Evenings, weekends, holidays—when everyone else is clocking out, the restaurant industry’s clocking in, making quality time with the family a catch-as-catch-can affair. We asked eight dads on the Denver-Boulder dining scene what they’d do if they actually managed to catch some on Father’s Day. What gifts would they like to receive? Where would they go? And most important, what would they eat? Here’s what they had to say:
Chef and founder of Bonanno Concepts, father of two sons, ages 16 and 14 (“too stinking old,” per wife-partner Jacqueline Bonanno)
I’ve been working my ass off opening these businesses [see: Milk Market], and right now my sons are in the mountains in yurts. I miss the hell out of them. The best Father’s Day gift would be a full day off with the two of them here. The day would be made if we could hit some golf balls and grab a scoop at Little Man.
For Father’s Day, I would love any type of grill accessory and a subscription to the Rosé of the Month Club. I’d use both to cook everybody dinner that night.
Executive chef at Comal Heritage Food Incubator, dad to a daughter, age 3 “going on 30,” and a son, 18 months
My ideal Father’s Day would start with a super-early tee time, around 6 a.m. I’d play a leisurely nine holes, then pick up the kids to go fishing at the lake by my house—hopefully catch a 10-pound rainbow trout to cook on the grill with some tangy chimichurri. After hanging out with my family, I’d head up to Black Hawk and catch a couple of poker tournaments. That would be an awesome day!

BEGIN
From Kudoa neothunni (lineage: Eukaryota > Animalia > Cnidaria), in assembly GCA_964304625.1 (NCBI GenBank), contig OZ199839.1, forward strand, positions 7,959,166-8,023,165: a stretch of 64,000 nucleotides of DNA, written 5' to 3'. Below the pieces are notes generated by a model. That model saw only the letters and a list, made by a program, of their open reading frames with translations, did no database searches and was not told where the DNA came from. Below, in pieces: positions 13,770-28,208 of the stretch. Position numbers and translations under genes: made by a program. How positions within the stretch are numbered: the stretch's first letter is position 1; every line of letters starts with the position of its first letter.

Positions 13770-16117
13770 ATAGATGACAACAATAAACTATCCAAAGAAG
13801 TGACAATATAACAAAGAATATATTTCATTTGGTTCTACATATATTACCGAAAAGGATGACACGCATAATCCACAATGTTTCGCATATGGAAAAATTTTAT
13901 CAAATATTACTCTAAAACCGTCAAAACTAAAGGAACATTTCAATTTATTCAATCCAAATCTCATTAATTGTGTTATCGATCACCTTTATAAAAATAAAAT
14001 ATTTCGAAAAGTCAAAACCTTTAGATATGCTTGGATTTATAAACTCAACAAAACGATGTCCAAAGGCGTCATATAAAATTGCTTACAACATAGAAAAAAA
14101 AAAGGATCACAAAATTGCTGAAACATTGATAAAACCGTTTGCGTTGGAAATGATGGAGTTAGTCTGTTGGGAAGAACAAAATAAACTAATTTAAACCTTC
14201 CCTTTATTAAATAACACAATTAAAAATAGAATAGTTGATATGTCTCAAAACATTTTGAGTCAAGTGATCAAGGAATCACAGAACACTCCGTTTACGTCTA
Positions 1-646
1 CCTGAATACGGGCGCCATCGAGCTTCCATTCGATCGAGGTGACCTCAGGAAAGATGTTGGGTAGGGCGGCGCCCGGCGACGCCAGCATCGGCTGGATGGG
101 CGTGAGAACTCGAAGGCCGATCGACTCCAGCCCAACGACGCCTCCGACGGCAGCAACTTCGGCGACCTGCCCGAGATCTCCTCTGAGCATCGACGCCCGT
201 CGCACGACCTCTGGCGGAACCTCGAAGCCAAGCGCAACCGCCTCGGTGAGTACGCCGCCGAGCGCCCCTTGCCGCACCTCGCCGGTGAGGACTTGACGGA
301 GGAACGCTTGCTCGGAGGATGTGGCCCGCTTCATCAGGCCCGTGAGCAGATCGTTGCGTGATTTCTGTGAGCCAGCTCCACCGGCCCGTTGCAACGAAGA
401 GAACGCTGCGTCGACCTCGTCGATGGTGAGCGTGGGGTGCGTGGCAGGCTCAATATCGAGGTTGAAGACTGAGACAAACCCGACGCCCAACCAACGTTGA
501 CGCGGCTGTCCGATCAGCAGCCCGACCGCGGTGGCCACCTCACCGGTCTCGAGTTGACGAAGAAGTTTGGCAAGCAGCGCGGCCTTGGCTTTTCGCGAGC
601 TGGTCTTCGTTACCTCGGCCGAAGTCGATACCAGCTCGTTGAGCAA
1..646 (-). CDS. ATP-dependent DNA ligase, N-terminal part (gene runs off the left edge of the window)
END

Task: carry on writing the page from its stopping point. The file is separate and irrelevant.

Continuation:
Executive chef at Zolo Grill, father to two boys, ages 6 and 4, and one girl, age 2
If we get away with no broken limbs—and minimal whining—that’s a huge win in my book. Chilaquiles for breakfast: green, please, with serranos, tomatillos, Mexican crema, a fried egg sunny side up, and if we have some arrachera lying around, fantastic. A beer, maybe a cocktail: It all sounds great. Forget lunch and give me something really time-consuming and unctuous to prepare for dinner—some roasted chicken mole or goat barbacoa with soup on the side. (Who cares if it’s 90 degrees out? That’s what the beer is for!) Kiddos in the pool and a couple of Nerf guns gets me from meal to meal with a smile on my face. That sounds pretty perfect to me.
Chef and founder of TAG Restaurant Group, dad to a daughter, age 9, and a son, age 3
An ideal Father’s Day at the Guard house: Wake up with Grace and Jagger crawling in bed with [wife] Nikki and me, laughing, playing silly games, and just chilling. Head downstairs where the kids help make breakfast—cheese omelettes, buttermilk pancakes with Hawaiian lilikoi syrup, and bacon with some banana bread that Nikki makes every week—and sit outside if it’s not too hot. Then probably go for a bike ride around the Stapleton neighborhood and hit the Stapleton pool to see our friends and neighbors. For dinner we’d grill some ahi and ribeye and dine on the patio again with fresh corn and green beans before hitting Freddy’s Custard for dessert—it’s Jagger’s favorite. And we’d finish off the night putting the kids to bed, reading stories, and talking about what the best part of our day was. I’m very blessed.
Executive chef of Arcana, father of two boys, ages 13 and 8